I didn’t really know what I wanted to do, but I love parkour, and I know other people love parkour [laughs] so I just kind of wanted to film that I guess.
For sure! I think one of the things – and you brought it up – but one of the things I like so much about it is the personal framing story. You said there jokingly, like it was an ego trip – but I think the thing that’s so neat about the film is that really the only parts that have you in it take up, like, a minute on the front, and maybe 45 seconds on the end. It’s really all about other people. But then ultimately their stories are your story – they’re intertwined – which is, I think, the thing that’s so affecting about it.
I’ll admit I cried the first time I watched it. And then cried at almost the exact same part the second time. And then at the same part the third time. On the third viewing I was like, ok, I gotta think about why it’s working so well that it can elicit the exact same emotional response, even though I know it’s coming, every time. It’s the part where Bryce, you know, he breaks a little bit – I mean Bryce never breaks, because he’s Bryce [laughs] He’s a little too tough, but, you know, he becomes a little vulnerable on camera, and you drop the music out and just hold on the moment… I’m just rambling at this point, because I’m sort of excited by even just the filmmaking craft of it!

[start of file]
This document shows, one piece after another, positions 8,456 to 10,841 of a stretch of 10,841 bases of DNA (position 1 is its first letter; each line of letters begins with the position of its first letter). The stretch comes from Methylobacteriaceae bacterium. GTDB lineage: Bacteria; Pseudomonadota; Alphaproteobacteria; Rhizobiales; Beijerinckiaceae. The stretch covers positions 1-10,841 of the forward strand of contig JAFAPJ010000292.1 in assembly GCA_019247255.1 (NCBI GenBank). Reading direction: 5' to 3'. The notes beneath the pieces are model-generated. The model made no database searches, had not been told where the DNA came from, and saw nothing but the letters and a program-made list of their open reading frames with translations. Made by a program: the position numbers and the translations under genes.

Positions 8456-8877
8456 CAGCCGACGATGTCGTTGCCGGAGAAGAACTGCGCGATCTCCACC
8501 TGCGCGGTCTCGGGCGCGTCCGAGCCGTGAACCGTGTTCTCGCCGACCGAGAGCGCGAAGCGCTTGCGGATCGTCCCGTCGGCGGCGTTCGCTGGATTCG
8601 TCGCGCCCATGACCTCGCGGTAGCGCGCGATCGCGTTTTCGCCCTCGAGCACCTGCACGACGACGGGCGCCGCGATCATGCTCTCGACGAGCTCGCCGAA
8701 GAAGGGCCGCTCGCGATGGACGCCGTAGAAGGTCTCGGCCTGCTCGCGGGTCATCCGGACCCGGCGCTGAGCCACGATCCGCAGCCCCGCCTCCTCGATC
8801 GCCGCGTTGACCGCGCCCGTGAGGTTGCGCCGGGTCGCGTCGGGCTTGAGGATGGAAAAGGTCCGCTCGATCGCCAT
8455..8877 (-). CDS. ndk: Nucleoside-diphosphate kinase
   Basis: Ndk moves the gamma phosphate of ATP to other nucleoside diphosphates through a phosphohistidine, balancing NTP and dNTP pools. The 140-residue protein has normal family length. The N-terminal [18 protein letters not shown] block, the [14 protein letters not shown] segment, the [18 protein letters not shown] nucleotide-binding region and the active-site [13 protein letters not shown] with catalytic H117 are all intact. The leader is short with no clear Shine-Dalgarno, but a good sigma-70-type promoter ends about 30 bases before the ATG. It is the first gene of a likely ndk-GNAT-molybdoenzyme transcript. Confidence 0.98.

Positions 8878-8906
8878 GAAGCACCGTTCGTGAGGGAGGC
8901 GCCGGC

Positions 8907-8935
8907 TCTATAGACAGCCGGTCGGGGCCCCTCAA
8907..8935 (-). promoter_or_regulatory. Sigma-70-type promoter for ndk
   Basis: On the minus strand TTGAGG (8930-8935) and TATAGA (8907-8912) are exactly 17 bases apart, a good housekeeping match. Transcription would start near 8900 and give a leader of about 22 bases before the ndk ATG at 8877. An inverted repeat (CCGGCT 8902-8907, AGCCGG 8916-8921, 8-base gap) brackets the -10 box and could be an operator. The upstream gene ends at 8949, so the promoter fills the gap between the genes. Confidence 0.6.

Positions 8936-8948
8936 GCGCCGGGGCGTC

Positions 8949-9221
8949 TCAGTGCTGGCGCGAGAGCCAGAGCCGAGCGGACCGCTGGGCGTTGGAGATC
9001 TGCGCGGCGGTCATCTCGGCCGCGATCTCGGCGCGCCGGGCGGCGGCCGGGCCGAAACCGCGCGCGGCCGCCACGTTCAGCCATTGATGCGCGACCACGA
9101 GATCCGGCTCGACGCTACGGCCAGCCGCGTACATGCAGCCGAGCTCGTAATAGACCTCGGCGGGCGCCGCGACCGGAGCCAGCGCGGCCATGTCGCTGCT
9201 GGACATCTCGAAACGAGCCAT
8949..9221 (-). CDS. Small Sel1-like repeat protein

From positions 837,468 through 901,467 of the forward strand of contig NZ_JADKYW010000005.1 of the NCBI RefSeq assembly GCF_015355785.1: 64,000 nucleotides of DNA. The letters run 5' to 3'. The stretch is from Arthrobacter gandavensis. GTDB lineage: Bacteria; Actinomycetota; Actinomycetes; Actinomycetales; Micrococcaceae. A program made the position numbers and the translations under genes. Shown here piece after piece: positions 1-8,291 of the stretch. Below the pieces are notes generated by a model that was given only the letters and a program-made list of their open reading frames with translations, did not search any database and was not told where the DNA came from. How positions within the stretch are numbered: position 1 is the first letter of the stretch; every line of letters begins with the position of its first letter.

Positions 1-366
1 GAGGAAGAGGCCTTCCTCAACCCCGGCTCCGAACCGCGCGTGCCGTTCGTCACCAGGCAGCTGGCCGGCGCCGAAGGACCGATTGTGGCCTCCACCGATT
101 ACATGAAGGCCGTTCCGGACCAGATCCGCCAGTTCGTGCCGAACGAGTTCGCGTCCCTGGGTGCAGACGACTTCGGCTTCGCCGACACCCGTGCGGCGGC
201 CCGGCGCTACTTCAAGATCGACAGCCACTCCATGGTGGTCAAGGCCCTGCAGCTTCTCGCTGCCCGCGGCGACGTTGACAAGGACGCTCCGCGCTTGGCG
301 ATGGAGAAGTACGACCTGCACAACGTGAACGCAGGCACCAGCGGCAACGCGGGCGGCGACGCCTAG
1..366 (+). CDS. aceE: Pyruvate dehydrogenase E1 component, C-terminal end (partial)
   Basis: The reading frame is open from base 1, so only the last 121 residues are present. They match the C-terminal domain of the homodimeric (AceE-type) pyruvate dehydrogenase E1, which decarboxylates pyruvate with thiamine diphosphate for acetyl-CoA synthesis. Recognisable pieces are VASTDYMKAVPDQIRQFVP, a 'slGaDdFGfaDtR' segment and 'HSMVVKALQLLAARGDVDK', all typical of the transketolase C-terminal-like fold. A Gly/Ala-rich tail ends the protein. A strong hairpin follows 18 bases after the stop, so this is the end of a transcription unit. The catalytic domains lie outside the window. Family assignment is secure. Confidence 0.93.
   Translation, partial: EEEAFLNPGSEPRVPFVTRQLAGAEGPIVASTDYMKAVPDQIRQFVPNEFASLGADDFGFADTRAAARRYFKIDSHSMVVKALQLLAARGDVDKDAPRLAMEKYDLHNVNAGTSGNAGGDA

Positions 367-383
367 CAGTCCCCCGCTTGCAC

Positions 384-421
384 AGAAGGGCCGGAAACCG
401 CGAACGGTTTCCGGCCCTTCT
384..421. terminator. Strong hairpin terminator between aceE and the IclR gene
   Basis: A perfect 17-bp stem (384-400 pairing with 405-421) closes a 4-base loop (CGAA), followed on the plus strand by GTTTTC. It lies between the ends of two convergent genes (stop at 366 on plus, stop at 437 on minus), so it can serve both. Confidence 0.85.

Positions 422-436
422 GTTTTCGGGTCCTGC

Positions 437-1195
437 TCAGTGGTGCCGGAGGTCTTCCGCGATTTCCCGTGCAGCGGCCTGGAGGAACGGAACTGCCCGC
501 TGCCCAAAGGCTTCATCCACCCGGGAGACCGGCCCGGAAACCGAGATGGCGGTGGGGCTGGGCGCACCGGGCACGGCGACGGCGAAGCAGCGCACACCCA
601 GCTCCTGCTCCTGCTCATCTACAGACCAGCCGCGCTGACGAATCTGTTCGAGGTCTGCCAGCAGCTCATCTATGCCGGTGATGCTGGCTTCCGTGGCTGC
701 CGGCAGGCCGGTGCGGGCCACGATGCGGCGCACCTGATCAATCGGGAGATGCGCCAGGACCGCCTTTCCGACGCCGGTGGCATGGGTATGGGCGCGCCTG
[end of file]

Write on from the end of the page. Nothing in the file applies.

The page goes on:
I guess one of the questions I had was… You know, a lot of people in the parkour community come from this background where they film and edit parkour – they film and edit movement – and what you have here is this emotionally and character driven documentary piece. I’m wondering how your understanding of filming and editing movement played into your decisions structuring the things that aren’t the movement – the things that drive the story forward – and whether you noticed parallels between those two things?
Well, first of all, that really means a lot to me. It sounds so cliche, but I feel like I can’t take any credit for the emotions elicited. It really felt like I was capturing what other people wanted to say, and just happened to be the one behind the camera-
Oh, you’re so humble! [laughs]